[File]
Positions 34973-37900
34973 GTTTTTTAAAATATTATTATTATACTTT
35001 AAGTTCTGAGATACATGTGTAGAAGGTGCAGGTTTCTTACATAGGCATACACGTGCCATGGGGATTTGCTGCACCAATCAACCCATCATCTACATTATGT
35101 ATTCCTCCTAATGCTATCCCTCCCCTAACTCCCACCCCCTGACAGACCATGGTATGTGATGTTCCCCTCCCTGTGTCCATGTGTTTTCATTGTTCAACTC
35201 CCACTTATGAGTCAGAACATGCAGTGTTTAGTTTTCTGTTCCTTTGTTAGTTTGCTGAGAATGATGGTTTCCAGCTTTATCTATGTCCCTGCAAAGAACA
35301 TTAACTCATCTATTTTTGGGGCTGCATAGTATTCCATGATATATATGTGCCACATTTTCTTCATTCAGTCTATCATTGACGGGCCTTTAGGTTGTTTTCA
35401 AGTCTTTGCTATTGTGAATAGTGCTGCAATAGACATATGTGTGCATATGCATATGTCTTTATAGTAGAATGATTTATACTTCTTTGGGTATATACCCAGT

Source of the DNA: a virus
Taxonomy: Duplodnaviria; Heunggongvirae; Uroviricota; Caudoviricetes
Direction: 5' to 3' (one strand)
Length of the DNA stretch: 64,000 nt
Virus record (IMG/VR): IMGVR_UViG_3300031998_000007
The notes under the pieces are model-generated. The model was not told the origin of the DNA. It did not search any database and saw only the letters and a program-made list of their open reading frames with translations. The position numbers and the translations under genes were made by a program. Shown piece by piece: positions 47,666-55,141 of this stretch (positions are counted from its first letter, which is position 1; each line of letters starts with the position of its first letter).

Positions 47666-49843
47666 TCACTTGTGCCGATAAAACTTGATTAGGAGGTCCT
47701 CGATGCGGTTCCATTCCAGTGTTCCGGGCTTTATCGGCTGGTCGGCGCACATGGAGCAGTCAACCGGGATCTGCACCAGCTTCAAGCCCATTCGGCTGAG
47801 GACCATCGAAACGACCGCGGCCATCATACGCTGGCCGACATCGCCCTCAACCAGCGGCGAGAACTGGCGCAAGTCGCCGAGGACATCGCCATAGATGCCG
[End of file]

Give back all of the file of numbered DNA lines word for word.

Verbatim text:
Positions 34973-37900
34973 GTTTTTTAAAATATTATTATTATACTTT
35001 AAGTTCTGAGATACATGTGTAGAAGGTGCAGGTTTCTTACATAGGCATACACGTGCCATGGGGATTTGCTGCACCAATCAACCCATCATCTACATTATGT
35101 ATTCCTCCTAATGCTATCCCTCCCCTAACTCCCACCCCCTGACAGACCATGGTATGTGATGTTCCCCTCCCTGTGTCCATGTGTTTTCATTGTTCAACTC
35201 CCACTTATGAGTCAGAACATGCAGTGTTTAGTTTTCTGTTCCTTTGTTAGTTTGCTGAGAATGATGGTTTCCAGCTTTATCTATGTCCCTGCAAAGAACA
35301 TTAACTCATCTATTTTTGGGGCTGCATAGTATTCCATGATATATATGTGCCACATTTTCTTCATTCAGTCTATCATTGACGGGCCTTTAGGTTGTTTTCA
35401 AGTCTTTGCTATTGTGAATAGTGCTGCAATAGACATATGTGTGCATATGCATATGTCTTTATAGTAGAATGATTTATACTTCTTTGGGTATATACCCAGT

Source of the DNA: a virus
Taxonomy: Duplodnaviria; Heunggongvirae; Uroviricota; Caudoviricetes
Direction: 5' to 3' (one strand)
Length of the DNA stretch: 64,000 nt
Virus record (IMG/VR): IMGVR_UViG_3300031998_000007
The notes under the pieces are model-generated. The model was not told the origin of the DNA. It did not search any database and saw only the letters and a program-made list of their open reading frames with translations. The position numbers and the translations under genes were made by a program. Shown piece by piece: positions 47,666-55,141 of this stretch (positions are counted from its first letter, which is position 1; each line of letters starts with the position of its first letter).

Positions 47666-49843
47666 TCACTTGTGCCGATAAAACTTGATTAGGAGGTCCT
47701 CGATGCGGTTCCATTCCAGTGTTCCGGGCTTTATCGGCTGGTCGGCGCACATGGAGCAGTCAACCGGGATCTGCACCAGCTTCAAGCCCATTCGGCTGAG
47801 GACCATCGAAACGACCGCGGCCATCATACGCTGGCCGACATCGCCCTCAACCAGCGGCGAGAACTGGCGCAAGTCGCCGAGGACATCGCCATAGATGCCG